Monthly Archives: August 2014

“Classical” lawyering has not gone away

Peter Kalis, K&L Gates’ managing partner, published a crackerjack piece at The in which he asserts that “classical” or “traditional” lawyering is no way threatened by new, alternative providers of legal services.Greg

“Highly personal lawyer-client relationships” will not be displaced by technologies, he says.

The alternative providers of legal services –  “LPOs, consultants, accountancy firms, in-house law departments” and limited-service law firms – cannot displace lawyers and firms who advise and represent clients facing “vexing new legal challenges.”

Kalis did not say it this way, but the “vexing new legal challenges” that will always require traditional lawyering must surely be those (identified at this station before now) fraught with complexity, uncertainty and ambiguity. That work cannot be done by those whose competence is to meet and manage challenges that have been overcome oftentimes before.

Kalis says that just now there’s plenty of work to be done that’s new and vexing. He says it’s flowing largely from globalization, regulation and innovation (intellectual property).

So, law firms might ask:

What should the firms that practice “classical law” look like? There is surely demand for Big Law firms to do some of this work, although perhaps not demand for quite as many large firms as were crowding the market some years back. And, keeping those big firms humming will be a bit of a trick in times to come.

More than size though, there is culture. My bias is that the right culture for handling what’s new and vexing is achieved more easily  in smaller organizations.  Hierarchies, specialties and internal process (rules) seem not the ticket, although they are almost unavoidable in large organizations.

Broad experience, trial-and-error, independence, self-reliance, flexibility and creativity sound like attributes needed to navigate uncertain waters. Where is that best developed?  Large places or small?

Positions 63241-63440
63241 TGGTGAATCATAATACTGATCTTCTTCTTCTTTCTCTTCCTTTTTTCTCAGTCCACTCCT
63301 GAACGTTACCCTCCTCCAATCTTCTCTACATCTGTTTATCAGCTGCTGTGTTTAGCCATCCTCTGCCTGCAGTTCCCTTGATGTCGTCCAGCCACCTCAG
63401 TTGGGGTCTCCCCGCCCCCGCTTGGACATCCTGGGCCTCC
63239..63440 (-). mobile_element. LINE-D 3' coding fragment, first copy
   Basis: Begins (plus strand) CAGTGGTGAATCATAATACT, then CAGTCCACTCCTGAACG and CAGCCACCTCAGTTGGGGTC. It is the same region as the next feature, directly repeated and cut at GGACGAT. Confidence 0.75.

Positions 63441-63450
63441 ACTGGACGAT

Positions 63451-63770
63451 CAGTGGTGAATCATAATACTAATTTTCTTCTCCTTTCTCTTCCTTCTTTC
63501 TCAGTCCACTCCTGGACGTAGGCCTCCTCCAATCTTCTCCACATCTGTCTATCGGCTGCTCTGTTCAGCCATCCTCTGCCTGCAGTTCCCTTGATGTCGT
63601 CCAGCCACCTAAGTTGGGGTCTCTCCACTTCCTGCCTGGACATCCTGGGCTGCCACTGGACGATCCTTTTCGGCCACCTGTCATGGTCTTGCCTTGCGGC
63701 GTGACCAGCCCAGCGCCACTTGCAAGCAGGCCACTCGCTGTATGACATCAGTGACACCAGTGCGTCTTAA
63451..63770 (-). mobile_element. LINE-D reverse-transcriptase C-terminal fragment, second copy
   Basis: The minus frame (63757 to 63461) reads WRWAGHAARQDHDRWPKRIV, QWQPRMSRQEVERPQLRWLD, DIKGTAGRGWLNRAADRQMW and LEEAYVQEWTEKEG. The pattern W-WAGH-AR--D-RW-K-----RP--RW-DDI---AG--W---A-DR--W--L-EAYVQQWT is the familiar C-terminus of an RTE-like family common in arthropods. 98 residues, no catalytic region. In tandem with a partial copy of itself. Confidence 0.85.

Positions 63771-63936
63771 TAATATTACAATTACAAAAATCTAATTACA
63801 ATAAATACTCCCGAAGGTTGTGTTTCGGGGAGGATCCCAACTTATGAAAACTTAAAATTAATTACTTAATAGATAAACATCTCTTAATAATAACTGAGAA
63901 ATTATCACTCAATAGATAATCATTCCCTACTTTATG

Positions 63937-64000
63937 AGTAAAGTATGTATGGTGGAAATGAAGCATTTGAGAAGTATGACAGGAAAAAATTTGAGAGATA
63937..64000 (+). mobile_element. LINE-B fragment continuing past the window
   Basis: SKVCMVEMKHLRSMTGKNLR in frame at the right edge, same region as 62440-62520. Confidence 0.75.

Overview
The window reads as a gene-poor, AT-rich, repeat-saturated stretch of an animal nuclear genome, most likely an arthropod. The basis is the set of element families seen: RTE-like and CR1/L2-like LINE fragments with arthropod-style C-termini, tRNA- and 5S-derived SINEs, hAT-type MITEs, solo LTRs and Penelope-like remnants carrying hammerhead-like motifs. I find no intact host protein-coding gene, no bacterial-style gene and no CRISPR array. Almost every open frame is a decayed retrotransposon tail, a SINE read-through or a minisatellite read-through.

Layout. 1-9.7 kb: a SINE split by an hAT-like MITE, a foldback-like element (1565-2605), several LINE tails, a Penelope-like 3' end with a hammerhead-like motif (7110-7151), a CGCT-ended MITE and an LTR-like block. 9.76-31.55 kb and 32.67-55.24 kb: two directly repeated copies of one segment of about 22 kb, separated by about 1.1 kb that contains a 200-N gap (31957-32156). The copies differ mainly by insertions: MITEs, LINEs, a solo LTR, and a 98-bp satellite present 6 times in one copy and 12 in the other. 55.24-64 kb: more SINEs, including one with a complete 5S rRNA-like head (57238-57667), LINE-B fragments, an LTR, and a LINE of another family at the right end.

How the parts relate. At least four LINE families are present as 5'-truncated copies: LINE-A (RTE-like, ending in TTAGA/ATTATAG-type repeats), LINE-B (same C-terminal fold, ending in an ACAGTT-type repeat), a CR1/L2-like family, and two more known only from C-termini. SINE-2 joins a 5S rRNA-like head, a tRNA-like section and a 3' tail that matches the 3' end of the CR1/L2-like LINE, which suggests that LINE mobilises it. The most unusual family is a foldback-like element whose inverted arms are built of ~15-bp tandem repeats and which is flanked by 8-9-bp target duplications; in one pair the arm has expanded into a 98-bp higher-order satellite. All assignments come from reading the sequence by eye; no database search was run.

What resources are called for? More agility, networking, collaborating and practical skills, than static boxes of knowledge, I’d say. What kind of firm develops those?

How do new problems find the right lawyers? Big firms may have some advantages over smaller ones in this. How do smaller firms market their capabilities for “classical lawyering?”

Come to think of it, I’m not so sure that big firms have a great advantage. Marketing is a “classical” challenge for large firms and small.

So, maybe it comes to this: new means of delivering legal services are sprouting. This does not mean that the classical model is no longer there. It is.

What is the best sort of organization for new, challenging work? What kind of firm is the most fun to be part of? How does work find the right firm? I’m pretty clear that one size does not fit all. I’m also pretty clear about what suits me.

Apology for the liberal arts


Albert Camus

I was a French major in college. I am not good at languages, but I wanted to be part of Davidson College’s second Junior-Year Abroad group. I lived in France for a year. At one time, I knew a lot about Charles Baudelaire, Arthur Rimbaud and André Breton. I would pass Jean-Paul Sartre on the street when I was in Paris. Albert Camus lived in Luberon, not that far from Montpellier where I was in school living among his Pied-Noir compatriots.